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Guardian Angel looks out for ‘Lord of Heaven.’

Guardian Angel looks out for ‘Lord of Heaven.’ – Juarez, Mexico drug cartel leader Carillo Fuentes survives assassination attempt, includes other news of US-Mexico drug enforcement efforts

Jamie Dettmer

U.S. newspapers wasted no time on Jan. 8 in accepting at face value Mexican government claims of a major breakthrough in the war against drugs. “Mexico Arrests 27 Allegedly Linked to Drug Cartel,” the Washington Post headlined its report detailing an antinarcotics raid on the wedding of a sister of Amado Carillo Fuentes, Mexico’s top trafficker. The swoop at a ranch near Culiacan in the Mexican state of Sinaloa in fact failed to net any prominent cartel figures, and all but five of those arrested were freed immediately.

Carillo Fuentes himself wasn’t present at the festivities for his sister, Aurora, because he was tipped off several hours before the raid, which was a joint operation undertaken by the Mexican army and the National Institute to Combat Drugs, Mexico’s equivalent of the U.S. Drug Enforcement Administration, or DEA.

While American newspapers fell for the “good-news” line coming out of the Mexican attorney general’s office, far more important developments were occurring along the Southwest border coinciding with the wedding raid — none of which augur well for U.S.-Mexican cooperation in the fight against the country’s audacious narcotraffickers, who are responsible for three-quarters of the cocaine flowing into America and at least a third of the heroin loads flooding in.

The developments also suggest there will be no letup in the drug-related wave of violence terrorizing Mexican border towns and beginning to spill over into Texas, Arizona and California.

News alert! has learned that Juarez cartel leader Carillo Fuentes survived an assassination attempt on the night of Jan. 7. The botched hit supposedly was carried out by Mexican federal judicial police in the pay of the Tijuana cartel, which is run by Benjamin Arellano Felix and his brothers Ramon, Javier and Rafael, say Mexican law-enforcement sources. “We knew that it was coming,” says a U.S. lawman. “But neither we nor the Mexican government were involved.”

While few outside the Juarez cartel would shed a tear if the 41-year-old Carillo Fuentes — nicknamed the “Lord of Heaven” because of the large fleet of aircraft he runs — were dropped by an assassin’s bullet, the failed hit likely will trigger even greater bloodletting along the border and innocents risk being caught in the middle of the bitter feud between the two top narcotrafficking organizations. So far dozens have died because of the rivalry between the cartels, including several Tijuana-based Mexican policemen who were in the pay of Carillo Fuentes. Mexican lawmen attached to a secret unit also have been killed, as close relatives of the Arellano Felix brothers. The Lord of Heaven is unlikely to let the assassination bid against go unpunished. “We’re braced for the proverbial to hit the fan,” says a Custom source. “Let’s hope it’s just the bad guys who get killed.”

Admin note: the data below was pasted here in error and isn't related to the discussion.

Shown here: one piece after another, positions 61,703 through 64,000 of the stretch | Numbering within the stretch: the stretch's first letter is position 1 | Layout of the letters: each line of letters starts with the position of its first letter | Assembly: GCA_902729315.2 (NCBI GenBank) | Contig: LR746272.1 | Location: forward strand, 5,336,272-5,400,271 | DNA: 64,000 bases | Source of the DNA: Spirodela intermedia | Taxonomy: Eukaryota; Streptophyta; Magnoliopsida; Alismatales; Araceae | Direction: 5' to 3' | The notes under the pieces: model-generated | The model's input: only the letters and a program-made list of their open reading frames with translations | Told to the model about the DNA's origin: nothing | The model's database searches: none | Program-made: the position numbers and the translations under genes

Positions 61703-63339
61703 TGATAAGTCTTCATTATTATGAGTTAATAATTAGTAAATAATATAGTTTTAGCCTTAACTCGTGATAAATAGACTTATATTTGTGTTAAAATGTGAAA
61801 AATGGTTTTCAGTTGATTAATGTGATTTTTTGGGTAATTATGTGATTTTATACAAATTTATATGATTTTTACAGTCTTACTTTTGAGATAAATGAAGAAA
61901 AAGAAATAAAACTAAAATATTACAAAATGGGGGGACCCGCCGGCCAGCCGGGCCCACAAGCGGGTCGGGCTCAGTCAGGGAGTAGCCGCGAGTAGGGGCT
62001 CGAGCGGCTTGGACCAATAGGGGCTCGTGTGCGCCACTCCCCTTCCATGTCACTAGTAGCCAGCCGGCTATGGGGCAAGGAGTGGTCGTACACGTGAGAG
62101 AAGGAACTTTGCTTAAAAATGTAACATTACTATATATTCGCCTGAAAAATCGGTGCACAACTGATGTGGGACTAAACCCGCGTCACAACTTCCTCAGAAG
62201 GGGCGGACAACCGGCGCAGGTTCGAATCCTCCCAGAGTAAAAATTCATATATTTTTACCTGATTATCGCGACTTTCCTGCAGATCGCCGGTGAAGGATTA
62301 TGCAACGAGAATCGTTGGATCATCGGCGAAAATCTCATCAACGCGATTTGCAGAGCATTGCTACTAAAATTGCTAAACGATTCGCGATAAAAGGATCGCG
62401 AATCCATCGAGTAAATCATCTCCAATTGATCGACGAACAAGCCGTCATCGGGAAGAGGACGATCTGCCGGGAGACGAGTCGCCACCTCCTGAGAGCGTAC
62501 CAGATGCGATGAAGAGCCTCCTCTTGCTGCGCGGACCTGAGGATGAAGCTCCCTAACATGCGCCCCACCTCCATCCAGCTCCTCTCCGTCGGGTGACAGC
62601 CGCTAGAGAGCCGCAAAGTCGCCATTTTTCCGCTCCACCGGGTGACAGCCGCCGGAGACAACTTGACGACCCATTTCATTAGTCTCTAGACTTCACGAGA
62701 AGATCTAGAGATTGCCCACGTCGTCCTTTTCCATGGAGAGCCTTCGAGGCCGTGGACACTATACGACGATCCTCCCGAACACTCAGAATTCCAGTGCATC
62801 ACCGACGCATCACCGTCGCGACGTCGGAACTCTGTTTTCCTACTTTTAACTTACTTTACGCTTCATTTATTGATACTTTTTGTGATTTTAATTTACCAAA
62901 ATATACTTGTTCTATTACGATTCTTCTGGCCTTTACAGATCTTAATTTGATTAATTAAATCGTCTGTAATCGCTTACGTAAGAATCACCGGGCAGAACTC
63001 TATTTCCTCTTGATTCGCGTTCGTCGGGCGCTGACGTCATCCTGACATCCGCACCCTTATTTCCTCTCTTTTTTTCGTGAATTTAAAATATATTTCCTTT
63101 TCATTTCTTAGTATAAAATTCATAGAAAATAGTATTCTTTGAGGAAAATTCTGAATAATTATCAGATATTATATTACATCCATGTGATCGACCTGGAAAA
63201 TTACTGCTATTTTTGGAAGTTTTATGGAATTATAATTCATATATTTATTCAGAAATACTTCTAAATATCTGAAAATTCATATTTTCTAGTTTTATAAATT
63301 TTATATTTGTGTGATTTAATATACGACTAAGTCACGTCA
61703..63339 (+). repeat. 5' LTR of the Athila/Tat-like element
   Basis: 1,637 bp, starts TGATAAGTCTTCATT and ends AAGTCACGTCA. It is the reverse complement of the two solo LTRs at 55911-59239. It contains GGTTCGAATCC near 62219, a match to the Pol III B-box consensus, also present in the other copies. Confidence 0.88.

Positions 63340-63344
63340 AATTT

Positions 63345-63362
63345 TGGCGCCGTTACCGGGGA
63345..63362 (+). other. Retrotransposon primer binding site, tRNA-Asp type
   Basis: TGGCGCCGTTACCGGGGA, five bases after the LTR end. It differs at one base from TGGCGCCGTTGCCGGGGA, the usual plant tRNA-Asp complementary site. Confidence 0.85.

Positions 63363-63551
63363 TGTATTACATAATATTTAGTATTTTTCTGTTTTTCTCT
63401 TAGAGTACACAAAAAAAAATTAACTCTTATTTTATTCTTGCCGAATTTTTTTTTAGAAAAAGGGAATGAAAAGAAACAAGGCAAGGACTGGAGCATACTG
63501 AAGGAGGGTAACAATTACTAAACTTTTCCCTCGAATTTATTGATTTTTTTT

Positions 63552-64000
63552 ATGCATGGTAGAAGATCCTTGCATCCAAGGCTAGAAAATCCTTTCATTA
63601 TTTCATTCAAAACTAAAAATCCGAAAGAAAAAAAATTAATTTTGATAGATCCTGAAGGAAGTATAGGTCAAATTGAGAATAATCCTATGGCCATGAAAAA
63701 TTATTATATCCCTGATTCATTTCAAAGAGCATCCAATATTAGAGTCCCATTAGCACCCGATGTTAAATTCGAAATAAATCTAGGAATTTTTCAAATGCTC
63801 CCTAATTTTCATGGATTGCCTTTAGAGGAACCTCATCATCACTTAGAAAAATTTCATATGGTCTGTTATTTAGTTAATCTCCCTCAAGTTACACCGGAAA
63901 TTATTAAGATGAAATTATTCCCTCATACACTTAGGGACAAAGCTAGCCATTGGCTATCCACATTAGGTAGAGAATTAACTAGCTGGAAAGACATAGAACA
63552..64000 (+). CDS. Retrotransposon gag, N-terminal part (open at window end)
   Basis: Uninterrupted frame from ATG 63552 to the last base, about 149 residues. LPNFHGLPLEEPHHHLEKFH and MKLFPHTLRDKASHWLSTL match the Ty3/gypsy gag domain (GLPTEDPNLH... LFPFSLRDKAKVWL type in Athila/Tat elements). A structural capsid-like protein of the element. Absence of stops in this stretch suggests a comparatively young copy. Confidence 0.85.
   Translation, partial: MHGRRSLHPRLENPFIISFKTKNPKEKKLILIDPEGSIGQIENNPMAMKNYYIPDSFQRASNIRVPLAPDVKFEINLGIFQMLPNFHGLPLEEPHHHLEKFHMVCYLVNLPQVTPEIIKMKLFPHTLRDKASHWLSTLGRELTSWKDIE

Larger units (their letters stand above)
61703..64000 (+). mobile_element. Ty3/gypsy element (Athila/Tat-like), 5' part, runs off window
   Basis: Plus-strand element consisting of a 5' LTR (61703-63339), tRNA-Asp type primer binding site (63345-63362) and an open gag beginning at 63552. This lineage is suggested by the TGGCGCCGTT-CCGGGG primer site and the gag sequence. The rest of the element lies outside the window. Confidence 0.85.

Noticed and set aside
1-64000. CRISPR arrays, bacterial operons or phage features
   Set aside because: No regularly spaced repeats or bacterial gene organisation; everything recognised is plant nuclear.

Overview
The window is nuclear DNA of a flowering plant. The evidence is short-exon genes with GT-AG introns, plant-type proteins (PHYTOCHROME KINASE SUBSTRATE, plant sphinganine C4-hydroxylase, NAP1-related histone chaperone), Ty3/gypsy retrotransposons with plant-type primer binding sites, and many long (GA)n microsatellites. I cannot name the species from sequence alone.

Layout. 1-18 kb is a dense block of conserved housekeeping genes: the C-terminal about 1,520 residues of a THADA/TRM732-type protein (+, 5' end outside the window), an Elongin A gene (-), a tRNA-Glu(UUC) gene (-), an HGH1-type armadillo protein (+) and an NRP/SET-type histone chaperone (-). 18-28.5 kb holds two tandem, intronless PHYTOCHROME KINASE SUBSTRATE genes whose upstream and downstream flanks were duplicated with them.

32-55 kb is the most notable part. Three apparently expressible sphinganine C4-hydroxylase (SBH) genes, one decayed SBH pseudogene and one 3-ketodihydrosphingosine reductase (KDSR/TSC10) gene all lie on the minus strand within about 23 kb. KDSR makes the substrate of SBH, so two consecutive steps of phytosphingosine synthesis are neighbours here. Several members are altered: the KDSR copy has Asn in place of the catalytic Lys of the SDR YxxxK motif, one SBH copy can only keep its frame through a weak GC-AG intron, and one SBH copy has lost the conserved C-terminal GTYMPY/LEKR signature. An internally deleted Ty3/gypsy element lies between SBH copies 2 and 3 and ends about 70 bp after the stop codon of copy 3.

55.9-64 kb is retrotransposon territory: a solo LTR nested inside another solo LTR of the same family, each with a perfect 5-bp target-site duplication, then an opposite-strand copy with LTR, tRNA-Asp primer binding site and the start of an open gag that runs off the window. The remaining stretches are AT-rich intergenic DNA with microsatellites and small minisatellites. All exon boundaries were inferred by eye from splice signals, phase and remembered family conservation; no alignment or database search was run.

News alert! also has discovered that on-the-ground border cooperation between U.S. and Mexican law enforcement is breaking down just at the moment the Juarez and Tijuana cartels potentially are the most vulnerable.

According to several Washington sources, all U.S. Customs Service, FBI and DEA agents based north of the border have been told they no longer can enter Mexico — except with special permission. The blanket order, which will disrupt ongoing investigations and jeopardize special operations, has been prompted because of the resurfacing of an old dispute between Mexico City and Washington about whether U.S. law-enforcement officers can be armed when working south of the border.

Two years ago, a memorandum of understanding was signed between the two governments allowing lawmen from either country to be armed when crossing the frontier on official business. Infuriated American antidrug agents learned of the breakdown in the agreement the second week of January — DEA agents were alerted to the ban on the night of Jan. 9, and Customs officers on the morning of Jan. 10 after an E-mail management order was sent out by Assistant Commissioner Samuel Banks

A Customs source remarked: “Every once in a while the Mexican government suddenly turns around and says we can’t go down with firearms. It is mystifying. We’ve done nothing to trigger their no-guns ban.”

DEA frustration is mounting also over Mexico’s reluctance to unleash four vetted antinarcotics task forces against the traffickers. The units — each consists of about 20 Mexican officers, half-a-dozen DEA agents and a translator — recently completed training, which was undertaken by the DEA and financed by the United States, but have been left untasked and kicking their heels by the Mexican authorities.

One source maintains that when the units’ recruits arrived they came without food, equipment or any place to stay — they had to be put up in hotels at DEA expense. Three of the units — their existence is highly classified — are spread out south of Texas and another is based in Tijuana. They are modeled on the units used in Colombia to take down drug kingpin Pablo Escobar. “What’s the point in having them if the Mexicans won’t use them?” asks a U.S. lawman.

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